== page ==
EXAMPLE: S.H., who is blind, reported incidents to DRC where his paratransit driver either had dropped him off without necessary assistance in the middle of the route or did not pick him up on time. On one occasion, the paratransit driver picked up S.H. from a local medical clinic and dropped him off a block away because the driver informed S.H. that he needed to pick up someone else. The driver had S.H. get out of the vehicle and left him without assistance to return to the medical clinic. When S.H. attempted to find his way back to the medical clinic he almost stepped into a busy street, but staff from the medical clinic saw him and came out to assist him back to the clinic. In another incident, S.H. had a dispute with the paratransit driver and requested to be dropped off in a safe location so he could call for a cab. The paratransit driver dropped S.H. off along a busy street but made no effort to help him get to a safe place. S.H. began walking and almost walked into traffic until a nearby business owner came out to assist S.H. to a safe location. DRC filed a complaint with the Department of Transportation on S.H.’s behalf, which is currently being investigated.

Also see description of Sacramento Amtrak Accessibility project in Section IV.A. above.

INDICATOR 3: Increase and maintain affordable, accessible housing by providing direct representation and systemic advocacy to reduce housing discrimination in private housing, in a variety of continuum of care housing types and in homeless and transitional housing settings; to ensure that licensing restrictions in housing do not inhibit community living; and to ensure that laws and regulations against housing discrimination effectively address the needs of people with disabilities. This work includes our continuing litigation such as Doe v. San Diego Rescue Mission and other housing discrimination cases.

EXAMPLE: D.L. has undergone multiple back surgeries due to her physical disabilities. She was provided a doctor’s recommendation to use a large service dog to assist her to keep her balance and not fall down while performing daily activities. D.L. contacted DRC because her apartment property manager told her that she could not have a dog that was over the weight limit specified by the property’s pet policy. Although she did not have a service dog yet, DRC staff advised D.L. to submit a reasonable accommodation request to the manager along with a note from her doctor. After multiple delays due to changes in management, ultimately the manager agreed to D.L.’s reasonable accommodation request. D.L. was able to remain in her home with the service dog of her choice.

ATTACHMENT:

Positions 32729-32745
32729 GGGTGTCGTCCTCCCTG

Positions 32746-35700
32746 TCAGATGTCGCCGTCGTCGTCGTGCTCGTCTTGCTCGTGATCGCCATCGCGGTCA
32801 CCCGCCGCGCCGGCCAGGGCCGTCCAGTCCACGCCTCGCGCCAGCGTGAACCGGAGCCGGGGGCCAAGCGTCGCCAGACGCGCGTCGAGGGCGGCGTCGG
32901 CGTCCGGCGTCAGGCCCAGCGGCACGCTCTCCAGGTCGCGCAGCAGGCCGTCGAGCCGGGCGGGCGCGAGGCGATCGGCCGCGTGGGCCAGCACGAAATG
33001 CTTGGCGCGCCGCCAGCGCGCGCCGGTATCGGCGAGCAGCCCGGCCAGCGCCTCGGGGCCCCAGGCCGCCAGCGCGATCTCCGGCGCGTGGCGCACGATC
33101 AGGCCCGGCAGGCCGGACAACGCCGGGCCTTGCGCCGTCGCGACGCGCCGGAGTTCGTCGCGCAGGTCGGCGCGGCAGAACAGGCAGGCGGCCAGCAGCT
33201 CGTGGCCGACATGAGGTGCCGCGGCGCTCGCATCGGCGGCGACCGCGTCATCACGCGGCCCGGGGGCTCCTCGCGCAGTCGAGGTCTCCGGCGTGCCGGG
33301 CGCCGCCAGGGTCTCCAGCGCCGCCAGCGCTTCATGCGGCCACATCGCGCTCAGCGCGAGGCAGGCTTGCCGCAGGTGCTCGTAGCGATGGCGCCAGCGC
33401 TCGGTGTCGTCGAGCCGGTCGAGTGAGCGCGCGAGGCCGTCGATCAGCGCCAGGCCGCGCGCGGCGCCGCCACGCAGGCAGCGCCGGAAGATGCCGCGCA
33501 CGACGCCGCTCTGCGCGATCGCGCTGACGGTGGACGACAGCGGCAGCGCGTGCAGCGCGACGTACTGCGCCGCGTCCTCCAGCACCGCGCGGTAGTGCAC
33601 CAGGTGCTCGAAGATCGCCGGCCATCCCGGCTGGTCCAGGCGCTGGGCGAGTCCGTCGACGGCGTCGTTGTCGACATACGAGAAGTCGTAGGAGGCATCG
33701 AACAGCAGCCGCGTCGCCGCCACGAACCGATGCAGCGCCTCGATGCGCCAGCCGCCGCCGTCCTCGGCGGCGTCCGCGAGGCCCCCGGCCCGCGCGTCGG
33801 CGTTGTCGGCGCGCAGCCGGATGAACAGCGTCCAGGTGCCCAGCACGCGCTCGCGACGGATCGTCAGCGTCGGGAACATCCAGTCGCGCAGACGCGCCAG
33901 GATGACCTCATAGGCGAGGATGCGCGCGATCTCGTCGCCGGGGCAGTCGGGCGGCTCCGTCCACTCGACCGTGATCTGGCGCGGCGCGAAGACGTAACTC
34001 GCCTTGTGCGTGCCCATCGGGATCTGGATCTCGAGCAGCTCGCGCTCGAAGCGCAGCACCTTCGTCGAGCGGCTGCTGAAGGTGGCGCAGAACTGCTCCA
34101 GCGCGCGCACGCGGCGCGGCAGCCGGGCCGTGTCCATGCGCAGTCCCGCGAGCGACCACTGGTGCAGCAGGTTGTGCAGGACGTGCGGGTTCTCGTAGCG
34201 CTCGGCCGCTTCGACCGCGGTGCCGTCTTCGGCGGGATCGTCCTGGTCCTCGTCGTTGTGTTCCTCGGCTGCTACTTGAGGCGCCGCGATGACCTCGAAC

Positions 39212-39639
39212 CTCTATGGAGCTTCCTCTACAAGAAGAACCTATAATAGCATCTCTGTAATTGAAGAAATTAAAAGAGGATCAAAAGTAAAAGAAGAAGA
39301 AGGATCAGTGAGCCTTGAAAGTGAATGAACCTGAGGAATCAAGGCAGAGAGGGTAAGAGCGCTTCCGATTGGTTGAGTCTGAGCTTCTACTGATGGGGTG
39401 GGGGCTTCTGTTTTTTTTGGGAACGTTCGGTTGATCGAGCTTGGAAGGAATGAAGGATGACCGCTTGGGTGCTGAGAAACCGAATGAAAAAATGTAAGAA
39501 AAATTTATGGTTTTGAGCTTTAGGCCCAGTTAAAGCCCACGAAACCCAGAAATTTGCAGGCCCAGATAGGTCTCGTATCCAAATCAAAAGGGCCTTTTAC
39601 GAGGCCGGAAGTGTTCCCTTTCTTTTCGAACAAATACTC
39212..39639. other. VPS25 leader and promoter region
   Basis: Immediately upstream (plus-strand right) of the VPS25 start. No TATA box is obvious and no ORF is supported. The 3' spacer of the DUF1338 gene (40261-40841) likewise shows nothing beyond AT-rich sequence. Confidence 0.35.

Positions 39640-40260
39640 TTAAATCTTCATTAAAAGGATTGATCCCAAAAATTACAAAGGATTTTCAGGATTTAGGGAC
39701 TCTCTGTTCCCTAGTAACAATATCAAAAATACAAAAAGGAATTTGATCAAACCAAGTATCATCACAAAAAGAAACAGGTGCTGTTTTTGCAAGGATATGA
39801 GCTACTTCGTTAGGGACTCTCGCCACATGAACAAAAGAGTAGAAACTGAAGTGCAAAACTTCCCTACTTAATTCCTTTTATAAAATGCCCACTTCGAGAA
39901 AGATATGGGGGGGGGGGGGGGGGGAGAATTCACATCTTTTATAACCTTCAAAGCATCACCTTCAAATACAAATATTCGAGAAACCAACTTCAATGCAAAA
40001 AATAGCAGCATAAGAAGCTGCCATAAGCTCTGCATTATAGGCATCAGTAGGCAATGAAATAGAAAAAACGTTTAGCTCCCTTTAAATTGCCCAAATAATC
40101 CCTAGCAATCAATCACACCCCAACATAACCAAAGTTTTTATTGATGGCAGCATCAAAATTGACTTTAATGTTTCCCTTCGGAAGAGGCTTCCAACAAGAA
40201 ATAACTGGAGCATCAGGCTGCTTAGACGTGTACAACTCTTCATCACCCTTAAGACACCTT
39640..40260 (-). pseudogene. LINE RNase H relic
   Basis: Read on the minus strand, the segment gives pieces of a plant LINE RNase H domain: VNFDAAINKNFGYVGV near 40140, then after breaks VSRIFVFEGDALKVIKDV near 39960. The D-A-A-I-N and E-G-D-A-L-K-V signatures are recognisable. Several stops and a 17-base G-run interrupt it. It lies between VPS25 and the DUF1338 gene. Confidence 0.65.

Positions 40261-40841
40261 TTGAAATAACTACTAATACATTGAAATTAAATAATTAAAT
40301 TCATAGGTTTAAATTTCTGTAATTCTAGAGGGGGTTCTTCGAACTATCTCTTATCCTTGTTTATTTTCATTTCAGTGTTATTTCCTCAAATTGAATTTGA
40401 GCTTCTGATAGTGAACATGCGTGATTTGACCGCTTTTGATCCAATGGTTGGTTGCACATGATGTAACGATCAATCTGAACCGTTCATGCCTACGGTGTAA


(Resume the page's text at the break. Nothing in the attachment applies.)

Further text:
Also see description of Siebert v. Zangari in Section IV.B. above and, the description of the Housing Element Guidance and HUD’s Disability Task Force projects in Section IV.A above.

INDICATOR 4: Through direct representation and systemic advocacy, reduce discrimination in local government planning and regulation of housing and land use and improve local government planning for affordable, accessible housing and a variety of living arrangements, for example, by continuing to litigate Independent Living Center et al v. City of Los Angeles et al.